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A Web crawler is a computer program that browses the World Wide Web in a methodical, automated manner or in an orderly fashion. Other terms for Web crawlers are ants, automatic indexers, bots,^{[1]} or Web spiders,^{[2]} Web robots,^{[2]} or—especially in the FOAF community—Web scutters^{[3]}.
This process is called Web crawling or spidering. Many sites, in particular search engines, use spidering as a means of providing uptodate data. Web crawlers are mainly used to create a copy of all the visited pages for later processing by a search engine that will index the downloaded pages to provide fast searches. Crawlers can also be used for automating maintenance tasks on a Web site, such as checking links or validating HTML code. Also, crawlers can be used to gather specific types of information from Web pages, such as harvesting email addresses (usually for spam).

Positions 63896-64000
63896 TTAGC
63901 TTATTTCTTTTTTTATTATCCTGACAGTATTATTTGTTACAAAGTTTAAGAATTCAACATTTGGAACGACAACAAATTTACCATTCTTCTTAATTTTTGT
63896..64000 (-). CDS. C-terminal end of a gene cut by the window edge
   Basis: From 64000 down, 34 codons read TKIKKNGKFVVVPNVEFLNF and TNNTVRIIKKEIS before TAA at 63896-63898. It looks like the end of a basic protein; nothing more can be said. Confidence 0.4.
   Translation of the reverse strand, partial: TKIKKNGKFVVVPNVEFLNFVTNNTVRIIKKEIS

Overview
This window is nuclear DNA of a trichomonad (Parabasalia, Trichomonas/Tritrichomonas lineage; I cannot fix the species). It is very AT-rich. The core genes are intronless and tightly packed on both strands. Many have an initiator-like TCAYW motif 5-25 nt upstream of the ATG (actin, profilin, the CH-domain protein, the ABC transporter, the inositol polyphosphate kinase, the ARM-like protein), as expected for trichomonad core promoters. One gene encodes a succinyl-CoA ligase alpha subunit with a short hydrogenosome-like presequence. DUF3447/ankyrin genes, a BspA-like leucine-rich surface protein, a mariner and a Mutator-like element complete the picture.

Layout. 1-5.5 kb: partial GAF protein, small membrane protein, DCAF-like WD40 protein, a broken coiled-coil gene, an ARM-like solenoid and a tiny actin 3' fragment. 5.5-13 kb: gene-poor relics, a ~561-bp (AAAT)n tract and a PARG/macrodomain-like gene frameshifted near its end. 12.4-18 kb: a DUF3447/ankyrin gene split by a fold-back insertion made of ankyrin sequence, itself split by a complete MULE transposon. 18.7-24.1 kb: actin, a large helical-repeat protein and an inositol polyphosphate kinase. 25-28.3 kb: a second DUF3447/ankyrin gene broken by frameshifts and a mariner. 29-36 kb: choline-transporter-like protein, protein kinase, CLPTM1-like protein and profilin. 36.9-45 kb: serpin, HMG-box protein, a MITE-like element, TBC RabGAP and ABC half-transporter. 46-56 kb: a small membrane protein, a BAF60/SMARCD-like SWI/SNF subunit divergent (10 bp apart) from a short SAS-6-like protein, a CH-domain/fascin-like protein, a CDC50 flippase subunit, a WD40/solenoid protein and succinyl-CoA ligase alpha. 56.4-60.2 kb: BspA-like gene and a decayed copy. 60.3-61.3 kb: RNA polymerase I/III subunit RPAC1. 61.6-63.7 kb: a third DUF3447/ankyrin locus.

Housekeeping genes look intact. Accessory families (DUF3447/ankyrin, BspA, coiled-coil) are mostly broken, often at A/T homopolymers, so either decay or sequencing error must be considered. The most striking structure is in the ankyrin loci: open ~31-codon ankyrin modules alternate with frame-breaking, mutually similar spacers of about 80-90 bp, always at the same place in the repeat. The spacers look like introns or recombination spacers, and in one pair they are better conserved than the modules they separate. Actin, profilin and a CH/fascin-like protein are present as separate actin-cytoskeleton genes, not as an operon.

A Web crawler is one type of bot, or software agent. In general, it starts with a list of URLs to visit, called the seeds. As the crawler visits these URLs, it identifies all the hyperlinks in the page and adds them to the list of URLs to visit, called the crawl frontier. URLs from the frontier are recursively visited according to a set of policies.
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